The play’s the thing, or is it?
January 11, 2013 - Graham
We Brits are pretty sentimental about old buildings and we have strict planning and listing regimes to preserve the best of them. Undoubtedly overseas visitors are attracted by our historic buildings and heritage. However I have been musing on the case for being bold – when the old is not up to the job and frankly it would be better to knock it down and build something a lot better.
That heretical thought rose to the surface again on my fifth or sixth visit to the new Royal Shakespeare Theatre in Stratford on Avon. Except that it isn’t new. The Director of the Company proposed the demolition and replacement of the unloved red-brick building of 1932 but English Heritage and others stepped in to prevent it. So at huge expense – over £100m – a reworked theatre has been built within the shell of the old, with an added tower and glazed corridor connecting the theatre with the smaller Swan.
The auditorium is fine, dramatic even – fashionably woody with exposed brick and steel – and I’ve no doubt the back stage is much better than before. But for me the rest doesn’t work. I see little merit in the fading brickwork and steel window frames of the old building, and I can’t say the somewhat gawky tower and the other additions add up to a satisfying architectural whole.
Most disappointingly the reworked theatre has not tackled an inherent problem of old theatres – the shortage of space in the reception areas. Going to the theatre is about more than just the play. It is a social occasion, when people want to mingle, converse, sit down, enjoy a drink, admire the view, have a bite. Cramped within the old shell the ‘new’ theatre falls short. The queue for the café bar with a miniscule serving area was so long that I decided to go hungry. It’s probably best not to drink too much any way as you will probably have to queue for the loos too. There should be a terrific view from the reception areas of the river frontage – but no, the old walls and restricted windows manage to block most of it off.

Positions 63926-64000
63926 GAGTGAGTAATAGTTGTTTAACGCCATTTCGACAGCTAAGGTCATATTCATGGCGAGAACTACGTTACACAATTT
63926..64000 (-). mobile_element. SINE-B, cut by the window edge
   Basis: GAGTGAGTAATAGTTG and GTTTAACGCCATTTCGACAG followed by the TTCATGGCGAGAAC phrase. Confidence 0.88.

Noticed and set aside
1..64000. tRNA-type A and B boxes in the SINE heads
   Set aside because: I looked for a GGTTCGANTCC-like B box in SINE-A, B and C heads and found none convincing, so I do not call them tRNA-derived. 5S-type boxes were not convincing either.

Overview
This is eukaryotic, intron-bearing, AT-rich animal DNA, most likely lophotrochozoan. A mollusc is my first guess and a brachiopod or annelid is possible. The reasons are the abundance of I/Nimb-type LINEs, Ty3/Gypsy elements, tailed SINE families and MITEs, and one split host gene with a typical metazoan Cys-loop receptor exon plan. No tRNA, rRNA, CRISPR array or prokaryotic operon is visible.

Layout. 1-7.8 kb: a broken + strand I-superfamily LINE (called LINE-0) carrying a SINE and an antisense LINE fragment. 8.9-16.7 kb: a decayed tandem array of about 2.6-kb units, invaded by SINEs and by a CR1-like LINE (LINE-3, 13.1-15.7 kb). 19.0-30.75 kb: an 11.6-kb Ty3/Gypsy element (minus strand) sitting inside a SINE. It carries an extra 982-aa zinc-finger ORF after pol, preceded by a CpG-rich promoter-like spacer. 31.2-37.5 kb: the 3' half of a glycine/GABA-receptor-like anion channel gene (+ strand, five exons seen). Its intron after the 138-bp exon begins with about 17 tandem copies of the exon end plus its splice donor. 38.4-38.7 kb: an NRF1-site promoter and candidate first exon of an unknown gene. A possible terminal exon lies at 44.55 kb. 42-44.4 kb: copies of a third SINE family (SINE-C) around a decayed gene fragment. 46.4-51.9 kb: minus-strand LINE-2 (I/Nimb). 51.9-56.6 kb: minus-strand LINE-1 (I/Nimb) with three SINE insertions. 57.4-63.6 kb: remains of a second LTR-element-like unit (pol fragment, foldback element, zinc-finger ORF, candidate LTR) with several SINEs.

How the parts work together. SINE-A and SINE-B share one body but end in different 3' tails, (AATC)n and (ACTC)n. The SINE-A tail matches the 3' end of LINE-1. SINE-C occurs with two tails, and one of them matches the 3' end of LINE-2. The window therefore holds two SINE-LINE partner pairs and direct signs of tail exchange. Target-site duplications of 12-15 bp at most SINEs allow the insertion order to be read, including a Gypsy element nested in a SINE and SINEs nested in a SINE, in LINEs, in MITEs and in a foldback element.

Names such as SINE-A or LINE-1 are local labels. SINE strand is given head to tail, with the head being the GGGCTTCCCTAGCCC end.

New theatre buildings can be controversial. Sydney fell out big time with the architect of the Opera House. And there was plenty of sniping about Denys Lasdun’s concrete brutalist National Theatre in London. But the one looks terrific and the other works extremely well from a customer’s perspective. Both make the most of their views over water. I can’t disguise my opinion that the Royal Shakespeare theatre represents a failure of nerve and a missed opportunity. Surely we could have ditched the old and built something really special here in one of our most important destinations.
Now don’t get me started on Battersea Power Station…